Philly NAACP wants Gov. Wolf to address ‘epidemic of unfair firings’ at SEPTA

NAACP Philadelphia chapter President Rodney Muhammad listens on Thursday, Sept. 25 as SEPTA bus driver Joseph Bryant speaks about his troubles at SEPTA. — (Philadelphia Tribune photo by John N. Mitchell)

By John N. Mitchell

PHILADELPHIA — For more than a year, local NAACP chapter President Rodney Muhammad said, hundreds of fired SEPTA employees have streamed through his office complaining that they were treated unfairly.

Muhammad said he has tried to get state and local politicians to at least hold hearings on what he calls an “epidemic of unfair firings” but his pleas have fallen on deaf ears and that “this can’t wait any longer.”

On Thursday, standing in front of the transportation company’s downtown headquarters with some of those fired employees, Muhammad said the next step for his organization is to meet with Gov. Tom Wolf within the next week.

“We have found SEPTA to be in gross violation of Pennsylvania labor laws,” Muhammad said. “We have laws here that we all have to live by… And because we can find no elected official in Harrisburg that has the guts to hold hearings on SEPTA, I am going to be appealing to our governor to use his bully pulpit so that these people’s redress can be heard.”

Muhammad said he has tried to avoid calling these cases racially motivated. But, he said, “I don’t think it’s a coincidence that most of the complaints coming to my office have been African Americans.”

Muhammad said an ongoing NAACP investigation has found SEPTA to be in violation of Title VII of the Civil Rights Act, which prohibits employers from discriminating against employees on the basis of sex, race, color, national origin or religion.

SEPTA Responded to the NAACP claims with this statement: “SEPTA is committed to promoting diversity in all levels of its workforce and in all facets of the organization. We are dedicated to ensuring fair treatment for all employees, and take seriously any claims regarding racism, employee abuse or unfair termination. SEPTA has met previously with Philadelphia NAACP President Rodney Muhammad, and we would welcome the opportunity to have further discussions with him regarding his concerns.”

SEPTA has about 9,400 employees.

The NAACP first raised the issue of work conditions at SEPTA in September and October 2018.

Current and former SEPTA employees have repeatedly described a work culture where the company failed to protect employees who report sexual harassment and racial discrimination, retaliated against employees for filing misconduct complaints and doled out unequal disciplinary actions.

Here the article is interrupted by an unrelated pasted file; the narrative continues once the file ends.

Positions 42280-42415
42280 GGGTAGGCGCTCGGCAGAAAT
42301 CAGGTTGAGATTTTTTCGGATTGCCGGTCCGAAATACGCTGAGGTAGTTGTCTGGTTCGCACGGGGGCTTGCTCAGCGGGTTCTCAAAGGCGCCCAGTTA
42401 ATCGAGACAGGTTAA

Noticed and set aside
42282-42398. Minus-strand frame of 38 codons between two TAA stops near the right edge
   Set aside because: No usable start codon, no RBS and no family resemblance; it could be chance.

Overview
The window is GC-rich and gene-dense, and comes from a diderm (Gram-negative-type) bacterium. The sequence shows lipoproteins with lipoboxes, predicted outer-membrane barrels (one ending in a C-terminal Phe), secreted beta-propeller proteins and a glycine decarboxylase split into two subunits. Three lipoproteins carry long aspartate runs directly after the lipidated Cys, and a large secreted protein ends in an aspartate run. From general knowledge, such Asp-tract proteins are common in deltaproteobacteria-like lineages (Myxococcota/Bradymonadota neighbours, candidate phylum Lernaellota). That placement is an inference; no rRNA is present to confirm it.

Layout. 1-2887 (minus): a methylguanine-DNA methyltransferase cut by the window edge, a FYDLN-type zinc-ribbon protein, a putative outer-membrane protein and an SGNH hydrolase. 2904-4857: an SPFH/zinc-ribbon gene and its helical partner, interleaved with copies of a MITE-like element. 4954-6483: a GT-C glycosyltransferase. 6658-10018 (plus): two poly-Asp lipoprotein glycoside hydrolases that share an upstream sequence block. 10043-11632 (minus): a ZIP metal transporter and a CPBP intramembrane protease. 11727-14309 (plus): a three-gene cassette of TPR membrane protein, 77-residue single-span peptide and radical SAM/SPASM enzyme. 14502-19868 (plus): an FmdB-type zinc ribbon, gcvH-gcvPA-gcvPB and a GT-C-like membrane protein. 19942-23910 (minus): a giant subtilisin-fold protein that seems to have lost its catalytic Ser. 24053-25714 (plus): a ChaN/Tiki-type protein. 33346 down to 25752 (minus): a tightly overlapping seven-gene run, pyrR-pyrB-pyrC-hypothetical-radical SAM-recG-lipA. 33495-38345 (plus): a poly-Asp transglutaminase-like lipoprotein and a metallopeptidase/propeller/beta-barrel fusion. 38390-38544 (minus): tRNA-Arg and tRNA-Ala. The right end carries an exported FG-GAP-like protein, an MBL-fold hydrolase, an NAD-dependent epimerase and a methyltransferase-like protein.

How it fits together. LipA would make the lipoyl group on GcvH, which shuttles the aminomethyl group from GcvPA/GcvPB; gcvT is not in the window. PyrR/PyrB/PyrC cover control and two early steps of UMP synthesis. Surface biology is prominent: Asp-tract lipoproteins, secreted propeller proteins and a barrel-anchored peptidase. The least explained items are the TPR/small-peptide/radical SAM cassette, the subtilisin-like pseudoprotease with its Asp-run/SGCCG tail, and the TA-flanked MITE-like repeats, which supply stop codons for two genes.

Joseph Bryant, 50, has been driving a SEPTA bus for 18 years. He has served as a union representative for eight years, and he claims management does not like him because of his role with the union.

Bryant said he was attacked after a union meeting in 2014 and defended himself, but the incident resulted in him facing charges of aggravated assault. He went to jail in 2016. And after he served his time, Bryant was reinstated through arbitration in March 2018.

Bryan said he was rarely written up by a superior prior to his arrest. Since he returned to work, he said, his job is now “pure hell.”

“Immediately upon my reinstatement, the retaliation started,” Bryant said. “I never had problems before. Now, every 5 minutes, my boss is calling me in his office for some fabricated write-up.”

Asked why he would talk about the current conditions while still an employee of SEPTA, Bryant said he expects to receive an email later today “telling me that I have been fired because I showed up here today.

“But something has to be done about the blatant discrimination going on here,” said Bryant, who is Black.

In the winter of 2018, 33-year-old William Harris Jr. was in training to be a locomotive engineer, preparing, he said, to begin a career that would pay him $122,000 annually.

However, Harris said this changed after he was approached by a supervisor who asked him to perform a sexual act on him on at least two separate occasions. Harris said he reported the incident, but SEPTA officials told him he did not have enough evidence to support his allegations.

He said he was later accused of stealing money from passengers, which he denies, and was suspended and then fired in May 2018. Harris has filed suit against SEPTA in federal court.

John N. Mitchell is a reporter for The Philadelphia Tribune, where this story first appeared.

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